Tata Steel is cutting 900 jobs around the UK, including almost 600 jobs at plants in south Wales.
Most of the Welsh losses are management and administrative posts in Port Talbot, while sites in Crosskeys in Caerphilly county, and one near Tredegar, Blaenau Gwent, will close.
Other job cuts include 155 in Yorkshire, 120 in the West Midlands and 30 on Teesside.
However, 120 jobs will created at a new hot strip rolling mill at Llanwern.
Shift levels at the company's Rotherham and Hartlepool plants will be reduced to match production to lower demand for bar products and pipelines.
Tata, which employs 19,000 people in its UK steel business, also announced that it would restart one of two blast furnaces at Port Talbot early next year as part of a £250m investment programme.
This will also lead to the restarting of a hot strip mill at Tata's site in Llanwern.
The company confirmed that the net effect in Wales of its announcement would be 584 fewer jobs.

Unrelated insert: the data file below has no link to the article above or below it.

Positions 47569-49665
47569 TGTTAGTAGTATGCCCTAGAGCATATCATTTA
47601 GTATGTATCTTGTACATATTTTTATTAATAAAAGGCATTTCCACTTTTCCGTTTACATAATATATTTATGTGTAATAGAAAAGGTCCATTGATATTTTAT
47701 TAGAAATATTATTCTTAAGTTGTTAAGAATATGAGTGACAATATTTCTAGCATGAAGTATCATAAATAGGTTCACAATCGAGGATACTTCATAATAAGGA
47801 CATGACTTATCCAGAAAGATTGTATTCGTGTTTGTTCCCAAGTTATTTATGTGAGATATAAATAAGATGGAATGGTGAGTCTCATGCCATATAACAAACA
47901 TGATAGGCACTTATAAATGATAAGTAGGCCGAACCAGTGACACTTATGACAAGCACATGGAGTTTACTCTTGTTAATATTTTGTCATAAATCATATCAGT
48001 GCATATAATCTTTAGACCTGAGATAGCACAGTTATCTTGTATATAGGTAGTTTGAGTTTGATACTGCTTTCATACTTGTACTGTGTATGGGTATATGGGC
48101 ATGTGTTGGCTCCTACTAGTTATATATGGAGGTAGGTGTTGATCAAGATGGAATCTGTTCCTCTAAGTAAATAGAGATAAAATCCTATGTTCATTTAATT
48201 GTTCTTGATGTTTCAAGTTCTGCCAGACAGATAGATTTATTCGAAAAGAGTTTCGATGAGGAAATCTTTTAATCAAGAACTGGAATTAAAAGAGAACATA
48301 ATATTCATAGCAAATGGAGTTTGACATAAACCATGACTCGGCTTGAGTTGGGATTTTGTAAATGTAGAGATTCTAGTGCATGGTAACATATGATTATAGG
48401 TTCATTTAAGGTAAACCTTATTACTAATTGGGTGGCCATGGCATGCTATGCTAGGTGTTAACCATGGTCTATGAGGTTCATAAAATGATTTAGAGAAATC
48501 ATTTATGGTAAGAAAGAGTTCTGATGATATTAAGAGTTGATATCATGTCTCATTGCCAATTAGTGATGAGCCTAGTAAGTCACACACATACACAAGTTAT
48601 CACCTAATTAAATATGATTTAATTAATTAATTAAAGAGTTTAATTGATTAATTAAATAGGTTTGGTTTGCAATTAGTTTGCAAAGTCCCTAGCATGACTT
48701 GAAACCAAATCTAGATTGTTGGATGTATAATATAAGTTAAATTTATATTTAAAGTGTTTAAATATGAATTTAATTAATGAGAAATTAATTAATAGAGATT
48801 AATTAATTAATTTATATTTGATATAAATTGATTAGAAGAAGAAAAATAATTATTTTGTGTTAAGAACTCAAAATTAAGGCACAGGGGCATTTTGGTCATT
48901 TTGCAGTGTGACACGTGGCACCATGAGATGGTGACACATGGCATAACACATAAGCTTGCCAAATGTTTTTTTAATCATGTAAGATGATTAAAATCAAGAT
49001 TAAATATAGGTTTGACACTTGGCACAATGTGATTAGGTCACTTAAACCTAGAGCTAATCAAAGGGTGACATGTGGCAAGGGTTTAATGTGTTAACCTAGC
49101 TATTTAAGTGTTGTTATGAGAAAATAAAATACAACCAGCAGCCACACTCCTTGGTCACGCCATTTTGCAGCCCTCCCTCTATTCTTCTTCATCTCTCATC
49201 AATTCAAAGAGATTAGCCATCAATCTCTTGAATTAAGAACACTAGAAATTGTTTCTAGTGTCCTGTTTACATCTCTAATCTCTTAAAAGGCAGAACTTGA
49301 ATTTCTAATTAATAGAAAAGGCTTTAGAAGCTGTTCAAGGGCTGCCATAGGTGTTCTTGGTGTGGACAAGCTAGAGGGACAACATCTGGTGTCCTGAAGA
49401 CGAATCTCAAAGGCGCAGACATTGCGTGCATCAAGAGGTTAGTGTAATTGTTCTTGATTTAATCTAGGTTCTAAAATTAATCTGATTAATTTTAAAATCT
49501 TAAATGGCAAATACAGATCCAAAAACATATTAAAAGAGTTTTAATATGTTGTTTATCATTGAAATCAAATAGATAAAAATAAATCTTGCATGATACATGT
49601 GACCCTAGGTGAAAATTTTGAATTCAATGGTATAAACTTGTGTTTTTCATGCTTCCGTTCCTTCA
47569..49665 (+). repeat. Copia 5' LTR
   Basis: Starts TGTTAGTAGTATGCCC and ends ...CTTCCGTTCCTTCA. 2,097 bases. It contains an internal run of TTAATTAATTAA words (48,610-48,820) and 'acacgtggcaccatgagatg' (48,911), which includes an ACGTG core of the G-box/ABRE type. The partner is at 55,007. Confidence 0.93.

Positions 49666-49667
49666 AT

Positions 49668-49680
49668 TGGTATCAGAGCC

Karl Kohler, chief executive of Tata Steel's European operations, said: "Today's proposals are part of a strategy to transform ourselves into an all-weather steel producer, capable of succeeding in difficult economic conditions.
"These restructuring proposals will help make our business more successful and sustainable, but the job losses are regrettable and I know this will be a difficult and unsettling time for the employees and their families affected.
"We will be working with our trade unions and government at a national and local level to ensure we provide them with as much assistance and support as possible.
"In addition, our subsidiary UK Steel Enterprise will be looking at how it can provide more support to local steel communities and stimulate new jobs following today's announcement.
"We will strengthen this work with a further £650,000 to help them create new jobs in affected areas.
"UK Steel Enterprise has teams in all the affected locations who, for almost four decades, have helped to regenerate local economies and create 70,000 new jobs in the UK.
"We will do everything we can to reduce the impact of the proposals on employees and, where possible, we will look to achieve job losses through voluntary redundancies."